Health Canada and the Canadian Vaping Association meeting: Quarterly Update Call – December 21, 2020

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Subject:

Quarterly Update Call

Date:

December 21, 2020

Participants:

Health Canada (HC)

Canadian Vaping Association (CVA)

Introduction:

A meeting was held at the request of the CVA to discuss updates in the last quarter.

The Chair opened the meeting with round table introductions.

The Chair reminded participants that this meeting is subject to disclosure as per HC's Openness and Transparency policies. In the interest of transparency, the Department stated that it would be making a record of the meeting publicly available. The handling of information and privacy notice was mentioned and acknowledged.

HC also referred to Article 5.3 of the World Health Organization Framework Convention on Tobacco Control, its international obligation to protect tobacco control policies from the vested interests of the tobacco industry. It was acknowledged by the CVA representatives.

Subjects:

Follow up on CVA's proposals sent to Health Canada

E-commerce age-gating

The CVA expressed concern for age-gating requirements set out in the Vaping Products Promotion Regulations (VPPR), stating that the cost of age-gating would be economically challenging for domestic online retailers. The CVA explained that a dual-age verification system would work better to verify age at point of purchase and at point of receipt as opposed to at the time of entry onto the vendor's webpage.

HC noted that they were working on a response to the CVA's formal request on the matter.

Child-resistant containers (CRC) vape products

The CVA indicated that there has been progress on child resistant containers (CRC) but that it has not been without challenges. There have been delays in developing compliant vaping products and that developing compliant replacement parts is particularly challenging. The CVA indicated that 42 products on the Canadian market are CRC compliant and certified, which only represents a small portion of all products on the market. There is still work to be done to transition vaping product users to CRC models as some of the top five devices in the Canadian market are not CRC. CVA suggested that a longer transition period be granted to vendors to allow for the sale of replacement parts for non-CRC devices.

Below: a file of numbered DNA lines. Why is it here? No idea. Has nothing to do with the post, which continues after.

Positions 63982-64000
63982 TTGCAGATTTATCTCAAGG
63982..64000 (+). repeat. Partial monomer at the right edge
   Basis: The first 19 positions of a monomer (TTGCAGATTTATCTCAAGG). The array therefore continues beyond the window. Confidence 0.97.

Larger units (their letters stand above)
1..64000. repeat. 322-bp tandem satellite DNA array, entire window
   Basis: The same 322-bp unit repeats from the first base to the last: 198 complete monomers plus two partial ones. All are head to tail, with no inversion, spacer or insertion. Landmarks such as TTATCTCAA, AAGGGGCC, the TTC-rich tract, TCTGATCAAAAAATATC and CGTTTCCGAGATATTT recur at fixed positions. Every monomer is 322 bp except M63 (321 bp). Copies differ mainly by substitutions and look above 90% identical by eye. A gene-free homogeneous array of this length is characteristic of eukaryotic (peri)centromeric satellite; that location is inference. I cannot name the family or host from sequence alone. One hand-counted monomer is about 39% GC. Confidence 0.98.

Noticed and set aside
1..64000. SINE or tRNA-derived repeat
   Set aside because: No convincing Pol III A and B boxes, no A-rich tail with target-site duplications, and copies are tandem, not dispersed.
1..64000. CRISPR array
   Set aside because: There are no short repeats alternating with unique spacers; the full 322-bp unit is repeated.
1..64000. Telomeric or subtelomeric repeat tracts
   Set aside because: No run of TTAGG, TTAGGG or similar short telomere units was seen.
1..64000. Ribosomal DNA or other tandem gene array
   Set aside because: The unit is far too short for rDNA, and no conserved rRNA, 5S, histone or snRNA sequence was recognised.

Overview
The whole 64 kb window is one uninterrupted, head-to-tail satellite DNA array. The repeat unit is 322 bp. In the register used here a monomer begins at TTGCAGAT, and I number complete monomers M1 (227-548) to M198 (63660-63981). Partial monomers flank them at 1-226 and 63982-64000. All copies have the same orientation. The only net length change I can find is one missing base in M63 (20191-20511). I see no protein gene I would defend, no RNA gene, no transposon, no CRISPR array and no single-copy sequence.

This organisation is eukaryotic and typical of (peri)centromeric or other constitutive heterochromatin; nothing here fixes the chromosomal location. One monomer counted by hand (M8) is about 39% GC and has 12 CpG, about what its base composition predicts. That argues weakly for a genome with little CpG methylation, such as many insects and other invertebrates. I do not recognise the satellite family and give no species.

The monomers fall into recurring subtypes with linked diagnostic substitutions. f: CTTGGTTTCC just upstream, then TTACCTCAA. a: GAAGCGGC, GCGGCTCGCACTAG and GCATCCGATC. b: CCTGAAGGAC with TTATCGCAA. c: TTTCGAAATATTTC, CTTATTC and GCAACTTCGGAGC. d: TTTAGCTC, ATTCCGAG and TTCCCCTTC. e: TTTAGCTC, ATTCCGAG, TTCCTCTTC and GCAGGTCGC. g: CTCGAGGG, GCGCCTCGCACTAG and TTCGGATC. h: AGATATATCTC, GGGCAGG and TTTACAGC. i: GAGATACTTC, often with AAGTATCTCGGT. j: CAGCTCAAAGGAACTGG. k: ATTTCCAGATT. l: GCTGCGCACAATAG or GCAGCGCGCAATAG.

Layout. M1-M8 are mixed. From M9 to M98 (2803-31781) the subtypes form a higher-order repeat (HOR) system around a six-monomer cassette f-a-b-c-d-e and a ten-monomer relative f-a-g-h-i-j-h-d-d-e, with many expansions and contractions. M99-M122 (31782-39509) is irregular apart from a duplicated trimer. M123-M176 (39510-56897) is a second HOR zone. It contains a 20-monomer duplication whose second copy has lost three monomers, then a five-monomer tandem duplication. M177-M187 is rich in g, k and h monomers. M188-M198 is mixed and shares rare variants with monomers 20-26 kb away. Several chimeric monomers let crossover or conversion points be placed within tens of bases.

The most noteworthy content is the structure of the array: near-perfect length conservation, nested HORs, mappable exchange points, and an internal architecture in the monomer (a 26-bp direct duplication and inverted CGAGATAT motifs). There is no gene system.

HC noted that they were working on a response to the CVA's formal request on the matter.

Update regarding industry-driven good-manufacturing practices (GMP) training / Emissions and toxicology testing

The CVA indicated that they hosted a GMP standards meeting in California with leading vaping manufacturers from Canada and the United States. The CVA also indicated that they would like to see GMP standards as well as safety and quality standards for manufacturers of e-liquids and vaping products incoming to Canada.

The CVA urged Health Canada to develop toxicology and emissions testing standards.

The CVA also indicated that they would be interested in participating in the development of such standards, should HC move forward with work in this area.

HC explained that a research contract had been granted to a supplier, via a Request for Proposals, to conduct in-vitro toxicology, with the view of testing common flavourings.

Nicotine concentration limits – Gazette I

The CVA indicated that they would submit a paper in response to the new nicotine concentration limits regulatory package published in the Canada Gazette I (CG1). The CVA expressed concern that users of vaping products might turn to other sources (e.g. international markets) if higher nicotine products are not available in Canadian vape shops. The CVA asked when a Gazette II might be published. HC responded that the publication date is dependent on how much feedback is received for CG1 and if there are any changes to the proposal.

Foreign market imports

The CVA expressed concern for the number of non-compliant vaping products entering the Canadian market from foreign websites. The CVA indicated that they are concerned with the fact that many foreign companies are not complaint with Canadian regulations, but these products are still accessible to youth and non-smokers. HC maintained that all regulations apply to imported vaping products for sale in Canada.

Conclusion:

The meeting was then concluded.

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